(In response to a flurry of local publicity, Tech Talk is reprinting the text of a bulletin issued on April 26 by the MIT Campus Police.)
As a result of this week's letter bomb incident in Sacramento, CA, involving a timber industry administrator, we wish to review cautionary information which we have previously distributed concerning letter bombs.
As previously stated, while the likelihood of your ever receiving a bomb in the mail is remote, in light of this week's incident and the string of past incidents since 1978 (including two letter bomb incidents at the University of California and Yale) we are advising the community to be cautious when examining incoming mail. Keep in mind that a bomb can be enclosed in either a parcel or an envelope, and its outward appearance is limited only by the imagination of the sender.
Since mail bombs have some unique characteristics, the following information is being provided to help assist you in identifying a suspect mailing. This information has been compiled with information obtained from the US Postal Inspection Service and the International Association of Bomb Technicians and Investigators.
LETTER AND PARCEL BOMB RECOGNITION POINTS
Mail bombs may bear restricted endorsements such as "Personal" or "Private." This factor is important when the addressee does not usually receive personal mail at the office.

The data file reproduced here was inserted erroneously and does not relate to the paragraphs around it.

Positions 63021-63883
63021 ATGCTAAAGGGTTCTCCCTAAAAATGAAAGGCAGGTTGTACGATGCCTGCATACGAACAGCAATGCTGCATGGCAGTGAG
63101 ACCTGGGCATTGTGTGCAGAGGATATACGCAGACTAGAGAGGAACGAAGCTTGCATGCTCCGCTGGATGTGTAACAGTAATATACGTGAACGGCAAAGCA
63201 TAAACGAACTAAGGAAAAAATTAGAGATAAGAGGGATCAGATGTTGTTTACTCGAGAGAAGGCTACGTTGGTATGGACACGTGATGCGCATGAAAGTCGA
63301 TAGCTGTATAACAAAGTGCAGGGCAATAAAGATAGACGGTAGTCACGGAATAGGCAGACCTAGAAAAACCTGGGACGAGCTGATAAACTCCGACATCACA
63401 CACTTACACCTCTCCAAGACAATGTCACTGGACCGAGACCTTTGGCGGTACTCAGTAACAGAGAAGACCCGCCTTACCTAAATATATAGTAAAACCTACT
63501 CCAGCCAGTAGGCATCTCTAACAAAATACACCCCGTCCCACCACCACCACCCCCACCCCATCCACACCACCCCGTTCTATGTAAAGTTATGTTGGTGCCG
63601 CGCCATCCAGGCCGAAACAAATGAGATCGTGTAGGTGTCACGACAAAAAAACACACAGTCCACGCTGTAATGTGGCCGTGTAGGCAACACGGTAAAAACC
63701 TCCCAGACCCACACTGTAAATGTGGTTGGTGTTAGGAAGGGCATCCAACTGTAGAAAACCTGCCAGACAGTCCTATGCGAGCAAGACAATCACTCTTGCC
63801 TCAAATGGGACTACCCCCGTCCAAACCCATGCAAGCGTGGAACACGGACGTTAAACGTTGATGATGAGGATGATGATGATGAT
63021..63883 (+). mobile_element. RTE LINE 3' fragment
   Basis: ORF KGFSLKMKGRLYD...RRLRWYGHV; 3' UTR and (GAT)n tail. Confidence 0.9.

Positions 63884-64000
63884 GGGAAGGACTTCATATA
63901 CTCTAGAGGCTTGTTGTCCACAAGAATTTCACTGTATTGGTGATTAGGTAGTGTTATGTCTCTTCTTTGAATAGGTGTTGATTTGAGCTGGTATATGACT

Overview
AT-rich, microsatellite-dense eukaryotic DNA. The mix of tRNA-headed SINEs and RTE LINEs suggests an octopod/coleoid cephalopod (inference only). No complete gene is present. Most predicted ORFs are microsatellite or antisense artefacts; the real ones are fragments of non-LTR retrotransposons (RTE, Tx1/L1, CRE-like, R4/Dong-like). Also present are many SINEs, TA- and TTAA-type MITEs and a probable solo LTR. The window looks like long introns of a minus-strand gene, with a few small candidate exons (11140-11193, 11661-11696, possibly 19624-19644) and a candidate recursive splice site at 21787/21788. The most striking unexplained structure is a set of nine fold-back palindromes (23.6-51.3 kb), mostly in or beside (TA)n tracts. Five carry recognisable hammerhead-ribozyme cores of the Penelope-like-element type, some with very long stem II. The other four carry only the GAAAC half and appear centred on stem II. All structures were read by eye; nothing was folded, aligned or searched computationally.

Addressee's name/title may be inaccurate.
Return address may be fictitious.
Mail bombs may reflect distorted handwriting or the name and address may be prepared with homemade labels or cut-and-paste lettering.
Mail bombs may have protruding wires, aluminum foil or oil stains and may emit a peculiar odor.
Cancellation or postmark may show a different location than the return address.
Mail bombs may feel rigid, or appear uneven or lopsided.
Parcel bombs may be unprofessionally wrapped with several combinations of tape used to secure the package and may be endorsed "Fragile-Handle With Care" or "Rush-Do Not Delay."
Package bombs may have an irregular shape, soft spots or bulges. There may also be excessive or uneven weight distribution.
Package bombs may make a buzzing or ticking noise or a sloshing sound.
Pressure or resistance may be noted when removing contents from an envelope or parcel.
If you are suspicious of a mailing and are unable to verify the contents with the addressee or sender:
1. Do not open the article (or squeeze, drop, prod or push it).
2. Isolate the mailing but do not place it in a confined space such as a desk drawer.
3. Notify the MIT Campus Police immediately: dial "100" from an MIT phone or 253-1212 from a pay phone.
If you have any questions concerning the above guidelines or suspicious mail, please contact the MIT Campus Police Special Services Division at x8-9724.
A version of this article appeared in MIT Tech Talk on May 10, 1995.